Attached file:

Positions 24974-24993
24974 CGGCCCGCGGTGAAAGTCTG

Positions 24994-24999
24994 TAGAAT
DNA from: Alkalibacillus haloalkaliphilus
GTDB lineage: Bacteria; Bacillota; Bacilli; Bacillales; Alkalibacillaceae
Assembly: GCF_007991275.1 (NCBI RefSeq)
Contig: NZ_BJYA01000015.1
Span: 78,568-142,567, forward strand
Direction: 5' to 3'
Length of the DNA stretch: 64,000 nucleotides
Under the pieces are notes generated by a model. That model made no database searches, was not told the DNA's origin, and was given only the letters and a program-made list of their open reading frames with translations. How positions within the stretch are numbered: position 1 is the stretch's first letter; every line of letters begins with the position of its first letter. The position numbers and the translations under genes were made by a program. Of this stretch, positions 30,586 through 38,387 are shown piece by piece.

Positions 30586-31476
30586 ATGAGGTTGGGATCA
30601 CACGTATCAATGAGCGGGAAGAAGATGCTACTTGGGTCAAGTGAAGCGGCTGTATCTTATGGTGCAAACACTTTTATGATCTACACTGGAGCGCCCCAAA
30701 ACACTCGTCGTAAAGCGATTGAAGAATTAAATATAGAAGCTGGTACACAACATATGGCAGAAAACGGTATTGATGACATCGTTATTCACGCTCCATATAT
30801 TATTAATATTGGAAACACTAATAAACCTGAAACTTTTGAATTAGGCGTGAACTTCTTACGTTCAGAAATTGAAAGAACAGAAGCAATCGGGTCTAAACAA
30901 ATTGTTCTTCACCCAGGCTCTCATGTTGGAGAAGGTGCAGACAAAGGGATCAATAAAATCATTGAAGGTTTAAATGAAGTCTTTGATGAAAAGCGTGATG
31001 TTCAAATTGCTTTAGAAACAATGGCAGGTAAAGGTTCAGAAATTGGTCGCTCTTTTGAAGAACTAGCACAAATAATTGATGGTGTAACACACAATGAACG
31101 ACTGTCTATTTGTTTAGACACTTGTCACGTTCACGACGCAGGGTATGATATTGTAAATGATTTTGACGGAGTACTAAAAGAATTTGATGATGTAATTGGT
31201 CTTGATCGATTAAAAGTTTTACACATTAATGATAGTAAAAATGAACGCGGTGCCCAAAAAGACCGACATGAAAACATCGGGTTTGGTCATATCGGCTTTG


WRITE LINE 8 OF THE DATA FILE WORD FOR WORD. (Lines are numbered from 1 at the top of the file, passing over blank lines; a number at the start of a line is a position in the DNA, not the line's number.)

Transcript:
Contig: NZ_BJYA01000015.1